Two Pararescuemen (PJ) received the Silver Star for valor under fire in two separate deployments to Afghanistan.
The first PJ to be recognized was technical Sergeant Gavin Fisher, assigned to the 350th Special Warfare Training Squadron (350TH SWTSQ). Tech Sgt. Fisher’s actions took place on August 11-12, 2018. He was attached to a Special Forces Operational Detachment Alpha (ODA) conducting a ten-day search-and-destroy operation in Ghazni district. The American force was partnered with Afghan commandos. In the middle of the operation, the combined U.S.-Afghani SOF force was ambushed by hundreds of Taliban. Despite being wounded, Tech Sgt. risked his life repeatedly to provide urgent medical attention to his fellow operators. He has been credited with saving 10 critically injured and helping to evacuate 20 wounded American and Afghani commandos.
The second PJ to be recognized was Staff Sergeant Daniel Swensen, assigned to the 58th Rescue Squadron (58th RSQ). His actions took place between September 13-14 of this year. Staff Sgt. Swensen was also attached to an SF ODA. They were conducting a sweep through the Anar Darah district center to clear it from Taliban fighters. During the initial phases of the operation, they were ambushed by an overwhelming force of insurgents. At one point, a Green Beret was seriously wounded and Staff Sgt. Swensen rushed through a hail or RPG and rifle fire to tend him. He then moved him and additional casualties to a helicopter landing zone as they were ambushed for a second time. He was credited with saving the lives of nine American and Afghan commandos.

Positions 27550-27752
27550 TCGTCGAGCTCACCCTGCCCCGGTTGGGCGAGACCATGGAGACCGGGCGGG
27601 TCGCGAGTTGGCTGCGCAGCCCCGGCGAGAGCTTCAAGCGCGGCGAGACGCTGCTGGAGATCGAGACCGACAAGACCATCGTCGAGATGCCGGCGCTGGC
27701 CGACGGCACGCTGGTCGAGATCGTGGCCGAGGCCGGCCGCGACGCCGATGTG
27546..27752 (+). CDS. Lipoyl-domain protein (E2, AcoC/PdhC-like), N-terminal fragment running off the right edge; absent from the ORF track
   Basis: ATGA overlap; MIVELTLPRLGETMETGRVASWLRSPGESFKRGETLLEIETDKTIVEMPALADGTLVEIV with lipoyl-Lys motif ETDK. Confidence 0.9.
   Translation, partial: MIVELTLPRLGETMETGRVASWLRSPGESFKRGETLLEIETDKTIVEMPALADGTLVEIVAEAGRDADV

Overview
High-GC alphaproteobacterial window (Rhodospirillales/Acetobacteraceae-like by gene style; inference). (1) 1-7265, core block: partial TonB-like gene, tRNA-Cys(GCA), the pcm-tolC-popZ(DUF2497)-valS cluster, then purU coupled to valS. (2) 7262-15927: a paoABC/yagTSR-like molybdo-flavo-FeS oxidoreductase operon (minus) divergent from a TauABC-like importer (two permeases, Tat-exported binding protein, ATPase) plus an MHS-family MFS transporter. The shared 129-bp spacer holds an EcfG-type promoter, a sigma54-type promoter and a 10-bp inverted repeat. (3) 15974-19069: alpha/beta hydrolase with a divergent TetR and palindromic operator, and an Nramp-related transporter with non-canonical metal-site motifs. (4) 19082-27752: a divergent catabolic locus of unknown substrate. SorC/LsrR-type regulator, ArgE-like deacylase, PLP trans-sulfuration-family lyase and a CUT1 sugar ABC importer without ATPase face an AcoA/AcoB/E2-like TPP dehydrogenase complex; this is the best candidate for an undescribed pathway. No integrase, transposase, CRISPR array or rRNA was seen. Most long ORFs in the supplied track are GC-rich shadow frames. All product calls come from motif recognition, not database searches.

General Charles Brown, the commanding officer of Pacific Air Forces, said during the awards ceremony that “We can become so absorbed by the tales and the characters and their abilities that we can lose sight of our real-life heroes — heroes like Tech. Sgt. Gavin Fisher and Staff Sgt. Daniel Swensen. Only 1 percent of our service men and women, representing 1 percent of the population, have received this Silver Star. So, these gentlemen are in a very exclusive club.”
The Silver Star is the nation’s third-highest award for bravery in combat.
Tech Sgt. Fisher made an incisive statement about his award: “Getting this medal,” he said, “is important because it lets people know the war is still going on, and valiant efforts by men and women are still going forth. People are still out there dying and fighting for each other, and it needs to be recognized.”
And yet, the unfortunate reality is that his and Staff Sgt. Swensen’s actions, and indeed those of some many unnamed warfighters, will be sidelined by the next hot political drama to come out of Washington.